• Millions of poor Americans will not benefit from health reform

    A sweeping national effort to extend health coverage to millions of Americans will leave out two-thirds of the poor blacks and single mothers and more than half of the low-wage workers who do not have insurance, the very kinds of people that the program was intended to help, according to an analysis of census data by The New York Times.

    Follow the link (my addition) for more.

    This is not a massive failure of the design of the Affordable Care Act. It’s due to the Supreme Court ruling that the Medicaid expansion was optional. Nobody thought that such a ruling was likely.

    However, one could argue that it was possible to have anticipated that potential outcome and, therefore, the ACA’s designers should have sought a more robust design. Medicare for all — or at least for Medicaid eligible individuals — would have been more robust. Allowing the would-be Medicaid eligible access to subsidies for exchange coverage would have been more robust.

    But wait. That’s possible! Arkansas has received approval to do just that. So the design is quite robust. Flexible even.

    Yes, there are some federally imposed limits to that flexibility. But the expansion is almost entirely federally funded. So, is that reasonable or not? Are the limits so onerous to warrant denying so many poor Americans benefits almost all other, wealthier Americans enjoy?*

    * Anyone in any public program (Medicare, the VA, Medicaid) or receiving a tax subsidy for employer-sponsored health insurance or on an exchange is getting more than millions of poor Americans denied Medicaid will get.

    @afrakt

    Share
    Comments closed
     
    • Giles Ward, Republican State Senator of Mississippi, says, “you can argue pretty much any way you want.”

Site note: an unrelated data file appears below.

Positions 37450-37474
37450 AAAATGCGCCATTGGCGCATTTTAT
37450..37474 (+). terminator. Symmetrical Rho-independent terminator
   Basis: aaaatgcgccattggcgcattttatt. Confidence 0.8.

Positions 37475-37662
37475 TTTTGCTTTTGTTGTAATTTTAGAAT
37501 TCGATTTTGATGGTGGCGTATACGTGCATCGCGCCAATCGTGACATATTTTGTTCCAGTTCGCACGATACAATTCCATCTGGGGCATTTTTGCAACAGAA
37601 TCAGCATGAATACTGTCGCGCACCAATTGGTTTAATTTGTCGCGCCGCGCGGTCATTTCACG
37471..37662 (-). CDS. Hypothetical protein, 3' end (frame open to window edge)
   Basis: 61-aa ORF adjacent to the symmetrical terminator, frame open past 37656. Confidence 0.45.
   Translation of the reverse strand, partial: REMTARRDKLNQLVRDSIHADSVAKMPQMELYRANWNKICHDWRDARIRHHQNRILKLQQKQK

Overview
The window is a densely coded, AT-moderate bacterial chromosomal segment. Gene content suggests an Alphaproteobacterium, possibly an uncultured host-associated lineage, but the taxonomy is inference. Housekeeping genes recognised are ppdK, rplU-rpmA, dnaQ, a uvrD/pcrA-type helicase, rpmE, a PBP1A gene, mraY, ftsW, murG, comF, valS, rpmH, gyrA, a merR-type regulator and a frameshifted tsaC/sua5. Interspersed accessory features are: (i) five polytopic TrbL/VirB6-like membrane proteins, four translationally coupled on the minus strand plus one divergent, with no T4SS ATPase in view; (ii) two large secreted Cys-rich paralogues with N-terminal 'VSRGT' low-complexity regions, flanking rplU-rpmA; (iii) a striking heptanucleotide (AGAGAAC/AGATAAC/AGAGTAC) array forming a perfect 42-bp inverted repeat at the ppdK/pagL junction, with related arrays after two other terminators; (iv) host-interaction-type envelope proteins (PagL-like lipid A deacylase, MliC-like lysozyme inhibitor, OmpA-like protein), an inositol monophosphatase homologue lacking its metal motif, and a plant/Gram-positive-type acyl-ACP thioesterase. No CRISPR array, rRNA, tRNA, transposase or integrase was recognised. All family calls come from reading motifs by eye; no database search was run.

As a New Yorker transplanted in Louisiana, this one of the many things that puzzle and worry me about living in the deep South. Ward says that nothing anyone says makes any difference. No facts, no reasoning. As an outsider, the message I hear loud and clear is, “Be quiet.” As a teacher, I worry every day whether I am crossing an unmarked line.

      The Louisiana legislative debate over Medicaid expansion paid little attention to anyone’s medical needs. Debate was almost exclusively focused on the possibility that Medicaid expansion might cost something, despite the federal government taking the vast majority of the costs.

      Conservatives here, who are completely in control, deny race has anything to do with their position. They say clearly that there is a right way to live – church, “family values,” owning a business – and anything else is a evil invasion. From that perspective, conservatives have so many enemies that they do not need to pick them by race.

    • “Poor Americans”

      You just answered your own questions on whether or not they will be considered deserving by many.

      If they were deserving, they wouldn’t be poor. And round and round we go.

    • Due to its strong bargaining position, Medicaid gets a steep discount on medical services compared to private insurers. How will this be budget neutral if they’re going to be paying a premium by going through a private insurer?

      • It won’t be budget neutral, unless it restricts pent-up demand to balance additional rent (admin,profit,cost of capital).

        It is an experiment in charging copays to Medicaid recipients for the primary benefit of insurers and secondary benefit of providers.

        Another experiment will be Medicaid medical tourism to India, Costa Rica, or just about anywhere that controls costs. The slogan : “Because Medicaid recipients need vacations too.”

    • OK, the states won the right to refuse to expand Medicaid. I tend to see Justice John Roberts as a relatively honorable person, so I accept his and the court’s decision from 2012.

      Now we have a group of 8-10 million persons who are too “rich” for Medicare in the stingy and largely southern states.

      But they were left out of the ACA in terms of getting subsidies.

      What prevented Pres Obama from expanding federal ACA subsidies to this group back In 2012?

      Did he need the approval of Congress to do this? I am not sure.

      Would the hick congressmen from the stingy states have resisted if he tried to expand subsidies? We will never know.